Hyperloop Fact Check: All Hype or the Real Deal?
The Hyperloop has been a hot topic in Columbus since January of last year, when a proposal to connect Chicago, Columbus and Pittsburgh with the futuristic technology was selected as one of 35 semifinalists in the Global Challenge.
A second round of media stories came last September, when Columbus was selected as one of 10 finalists in the contest, which is put on by Virgin Hyperloop One. (Known as simply Hyperloop One before a recent investment by Richard Branson, the company is one of several working to develop the vacuum tube-based form of transport.)
The local buzz grew louder when, last month, the Mid Ohio Regional Planning Commission (MORPC) announced that local funding would be going toward the production of a Hyperloop feasibility study.
And even more recently, a different company — Hyperloop Transportation Technologies — announced a plan to study a Cleveland to Chicago Hyperloop route.
Half an hour to Chicago?
Interest in the Hyperloop has grown with every new announcement, driven in large part by a tantalizing claim – that with this new technology, a trip from Columbus to Chicago would take less than 30 minutes. But is such a trip really possible? And if it is, how long might it take to develop this new technology to the point that a 300-mile long Hyperloop could actually be built?
Virgin Hyperloop One has made some major strides in just a few years. In May of 2016, the first public test of the underlying Hyperloop technology saw a small sled reach 116 mph on an outdoor track, while the latest test, in December of last year, successfully propelled a 28-foot-long pod through a depressurized tube at 240 mph.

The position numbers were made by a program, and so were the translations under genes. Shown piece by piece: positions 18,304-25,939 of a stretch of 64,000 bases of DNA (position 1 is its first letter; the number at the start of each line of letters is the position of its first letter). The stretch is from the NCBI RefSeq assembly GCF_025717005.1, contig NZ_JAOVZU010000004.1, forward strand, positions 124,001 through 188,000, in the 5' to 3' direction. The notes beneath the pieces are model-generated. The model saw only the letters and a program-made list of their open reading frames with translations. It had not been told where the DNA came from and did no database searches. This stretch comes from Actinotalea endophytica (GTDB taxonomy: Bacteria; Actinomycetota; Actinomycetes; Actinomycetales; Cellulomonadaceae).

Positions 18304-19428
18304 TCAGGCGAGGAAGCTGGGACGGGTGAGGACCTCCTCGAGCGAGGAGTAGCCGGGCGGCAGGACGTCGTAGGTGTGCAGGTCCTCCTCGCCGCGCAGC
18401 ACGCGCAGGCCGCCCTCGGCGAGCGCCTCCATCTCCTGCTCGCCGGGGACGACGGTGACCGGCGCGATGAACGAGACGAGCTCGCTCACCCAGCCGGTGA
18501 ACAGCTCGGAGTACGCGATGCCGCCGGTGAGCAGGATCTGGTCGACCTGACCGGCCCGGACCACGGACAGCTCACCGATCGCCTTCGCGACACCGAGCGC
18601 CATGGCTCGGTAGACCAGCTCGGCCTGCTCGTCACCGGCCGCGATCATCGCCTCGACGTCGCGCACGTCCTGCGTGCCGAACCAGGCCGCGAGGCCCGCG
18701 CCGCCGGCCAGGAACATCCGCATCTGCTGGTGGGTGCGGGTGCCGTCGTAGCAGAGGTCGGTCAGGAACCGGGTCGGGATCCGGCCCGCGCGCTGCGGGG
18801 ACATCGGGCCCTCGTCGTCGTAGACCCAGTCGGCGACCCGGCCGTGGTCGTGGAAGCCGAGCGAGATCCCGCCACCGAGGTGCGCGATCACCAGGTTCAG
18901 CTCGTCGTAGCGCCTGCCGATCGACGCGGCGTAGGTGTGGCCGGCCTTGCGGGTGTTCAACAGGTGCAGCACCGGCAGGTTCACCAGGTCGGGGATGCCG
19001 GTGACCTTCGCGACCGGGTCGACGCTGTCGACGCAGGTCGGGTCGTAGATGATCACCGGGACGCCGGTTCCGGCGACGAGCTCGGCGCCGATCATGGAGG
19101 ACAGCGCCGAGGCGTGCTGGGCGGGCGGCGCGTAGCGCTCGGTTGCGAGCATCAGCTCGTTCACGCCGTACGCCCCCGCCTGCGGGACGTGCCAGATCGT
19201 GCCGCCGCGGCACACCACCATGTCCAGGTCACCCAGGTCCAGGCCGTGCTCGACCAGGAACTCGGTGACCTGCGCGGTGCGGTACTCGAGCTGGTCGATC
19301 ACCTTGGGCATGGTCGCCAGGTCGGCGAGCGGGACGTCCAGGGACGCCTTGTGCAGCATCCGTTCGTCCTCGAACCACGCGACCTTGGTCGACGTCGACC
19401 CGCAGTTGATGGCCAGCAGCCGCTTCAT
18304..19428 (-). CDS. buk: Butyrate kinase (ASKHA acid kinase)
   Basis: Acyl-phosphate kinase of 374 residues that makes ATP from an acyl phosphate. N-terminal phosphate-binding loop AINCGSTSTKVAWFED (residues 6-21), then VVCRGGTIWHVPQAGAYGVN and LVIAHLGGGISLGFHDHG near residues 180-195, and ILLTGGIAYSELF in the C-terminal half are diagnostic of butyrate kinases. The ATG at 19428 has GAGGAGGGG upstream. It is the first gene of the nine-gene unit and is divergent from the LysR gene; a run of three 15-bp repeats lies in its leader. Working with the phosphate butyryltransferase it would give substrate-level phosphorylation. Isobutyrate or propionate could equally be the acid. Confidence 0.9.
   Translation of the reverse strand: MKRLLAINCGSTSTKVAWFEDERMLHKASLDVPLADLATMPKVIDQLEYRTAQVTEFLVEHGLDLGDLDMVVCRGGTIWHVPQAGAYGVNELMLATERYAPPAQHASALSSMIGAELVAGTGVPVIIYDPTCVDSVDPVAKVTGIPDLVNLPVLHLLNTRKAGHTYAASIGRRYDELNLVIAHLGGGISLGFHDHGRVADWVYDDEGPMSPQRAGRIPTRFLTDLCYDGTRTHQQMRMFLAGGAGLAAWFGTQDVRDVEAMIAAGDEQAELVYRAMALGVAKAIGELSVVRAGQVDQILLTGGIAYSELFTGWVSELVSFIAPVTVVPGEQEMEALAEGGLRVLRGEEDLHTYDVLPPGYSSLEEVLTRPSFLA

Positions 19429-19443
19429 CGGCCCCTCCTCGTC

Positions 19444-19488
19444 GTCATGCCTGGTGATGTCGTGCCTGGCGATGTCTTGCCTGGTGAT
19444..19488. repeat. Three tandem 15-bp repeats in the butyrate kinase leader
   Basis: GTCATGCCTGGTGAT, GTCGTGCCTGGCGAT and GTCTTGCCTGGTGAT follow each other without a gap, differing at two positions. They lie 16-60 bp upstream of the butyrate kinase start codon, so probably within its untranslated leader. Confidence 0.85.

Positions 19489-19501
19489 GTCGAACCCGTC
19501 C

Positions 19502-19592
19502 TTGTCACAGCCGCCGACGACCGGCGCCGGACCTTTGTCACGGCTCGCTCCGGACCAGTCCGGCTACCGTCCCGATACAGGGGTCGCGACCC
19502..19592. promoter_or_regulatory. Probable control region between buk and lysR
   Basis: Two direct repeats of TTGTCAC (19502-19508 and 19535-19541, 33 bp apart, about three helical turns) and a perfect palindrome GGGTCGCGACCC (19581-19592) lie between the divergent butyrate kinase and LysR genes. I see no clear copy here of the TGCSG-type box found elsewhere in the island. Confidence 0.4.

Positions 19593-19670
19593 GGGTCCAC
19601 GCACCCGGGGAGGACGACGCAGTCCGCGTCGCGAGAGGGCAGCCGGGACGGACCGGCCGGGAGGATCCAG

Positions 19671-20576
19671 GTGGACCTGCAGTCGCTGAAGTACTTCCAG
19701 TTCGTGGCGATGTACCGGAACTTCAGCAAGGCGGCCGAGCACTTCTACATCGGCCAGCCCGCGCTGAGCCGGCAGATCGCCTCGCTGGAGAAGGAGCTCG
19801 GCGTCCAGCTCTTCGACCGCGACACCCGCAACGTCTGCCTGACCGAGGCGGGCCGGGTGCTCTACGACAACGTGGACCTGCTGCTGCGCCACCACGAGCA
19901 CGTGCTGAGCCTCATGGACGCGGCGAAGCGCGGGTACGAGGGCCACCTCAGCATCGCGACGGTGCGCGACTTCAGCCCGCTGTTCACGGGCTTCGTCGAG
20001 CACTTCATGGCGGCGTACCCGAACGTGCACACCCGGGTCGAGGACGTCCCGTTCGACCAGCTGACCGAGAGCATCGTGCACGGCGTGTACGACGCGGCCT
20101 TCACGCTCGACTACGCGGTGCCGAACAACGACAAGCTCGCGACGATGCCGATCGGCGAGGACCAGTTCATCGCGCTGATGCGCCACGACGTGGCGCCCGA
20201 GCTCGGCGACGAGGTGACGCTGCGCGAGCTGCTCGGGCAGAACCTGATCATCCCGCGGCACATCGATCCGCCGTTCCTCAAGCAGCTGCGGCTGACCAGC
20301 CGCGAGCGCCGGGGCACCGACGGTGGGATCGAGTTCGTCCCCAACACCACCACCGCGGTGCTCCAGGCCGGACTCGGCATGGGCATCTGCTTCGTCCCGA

This progress has led many to jump to the conclusion that the next leap is inevitable, that Columbusites will be making quick jaunts to Chicago for lunch in a matter of years. The city’s politicians and the Smart Columbus leadership team seem to be especially excited about just such a possibility.
But, a close examination of the claims and actual accomplishments of the various companies working on the technology reveals a much more opaque picture.
A 30-minute hyperloop trip to Chicago would require an average speed of 600 mph (we’ll keep it simple and look at a 30 minute trip of 300 miles, even though the distance could be more or less than that depending on the route). That would likely mean a top speed of well over 700 mph, which is about 200 mph faster than an airplane typically travels. It’s also right around the top speed envisioned by Elon Musk in 2013, when his original white paper on the idea first captured the public imagination and sent people scrambling to make it a reality.